Like a kindergartner, Slaughter seems to think that she – and women in general – should somehow be exempt from universal realities that have nothing to do with gender inequality and everything to do with the fact that you can’t defy the laws of physics. Forget biological clocks. Time and space do not magically expand because you’d like to be two places at once or do more things than can fit into a 24-hour period or even a life span. Somebody might want – and have the talent – to be an Olympic gymnast, a Nobel-winning mathematician, and a professional ballerina, but there are age and health and time limitations involved. There isn’t a policy in the world that could change the fact that if you choose to be in Washington five days a week , you can’t also be at home tucking in your children and dealing with their issues back in Princeton.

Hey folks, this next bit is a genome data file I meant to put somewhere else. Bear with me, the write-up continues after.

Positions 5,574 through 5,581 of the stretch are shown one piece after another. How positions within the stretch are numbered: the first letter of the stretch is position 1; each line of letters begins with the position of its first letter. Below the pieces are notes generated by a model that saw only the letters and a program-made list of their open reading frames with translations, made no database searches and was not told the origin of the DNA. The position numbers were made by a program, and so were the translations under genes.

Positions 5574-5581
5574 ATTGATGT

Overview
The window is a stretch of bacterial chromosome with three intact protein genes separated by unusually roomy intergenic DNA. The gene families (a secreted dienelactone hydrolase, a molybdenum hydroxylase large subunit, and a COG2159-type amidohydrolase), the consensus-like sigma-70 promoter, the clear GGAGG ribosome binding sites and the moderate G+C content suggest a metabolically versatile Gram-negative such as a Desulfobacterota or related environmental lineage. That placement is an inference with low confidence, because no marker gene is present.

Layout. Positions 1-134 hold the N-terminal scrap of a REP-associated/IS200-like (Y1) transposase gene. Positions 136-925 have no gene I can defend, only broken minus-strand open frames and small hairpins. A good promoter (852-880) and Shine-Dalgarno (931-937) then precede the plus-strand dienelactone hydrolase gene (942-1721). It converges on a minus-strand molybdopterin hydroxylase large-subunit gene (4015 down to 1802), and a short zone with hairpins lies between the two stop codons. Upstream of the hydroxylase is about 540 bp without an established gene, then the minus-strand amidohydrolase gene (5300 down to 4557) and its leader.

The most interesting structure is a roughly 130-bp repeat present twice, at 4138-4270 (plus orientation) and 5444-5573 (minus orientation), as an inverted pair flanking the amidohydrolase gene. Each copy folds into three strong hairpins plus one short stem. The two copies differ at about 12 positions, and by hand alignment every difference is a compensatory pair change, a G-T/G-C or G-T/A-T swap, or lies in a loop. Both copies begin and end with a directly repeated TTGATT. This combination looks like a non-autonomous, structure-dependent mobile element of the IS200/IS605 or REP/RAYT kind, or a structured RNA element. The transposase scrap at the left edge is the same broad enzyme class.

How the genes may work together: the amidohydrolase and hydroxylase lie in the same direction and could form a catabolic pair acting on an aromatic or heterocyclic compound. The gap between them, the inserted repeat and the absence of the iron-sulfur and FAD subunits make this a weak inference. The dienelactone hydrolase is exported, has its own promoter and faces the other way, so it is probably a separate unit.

Did Slaughter, despite her intelligence, somehow imagine that she could be an involved, engaged parent while living in another city for two years? Did her inability to anticipate the fact that she might miss her children and they might miss her make this the fault of feminism, or just a case of not completely thinking through one’s decision? Where is her responsibility in this, and what does this have to do with inequality?
Life involves dozens of choices on a daily basis. Some are big and some are about which toilet paper to buy – less soft and more economical is a trade-off for plush and expensive. The secret to happiness? Pick one, and don’t complain that it’s too rough or expensive.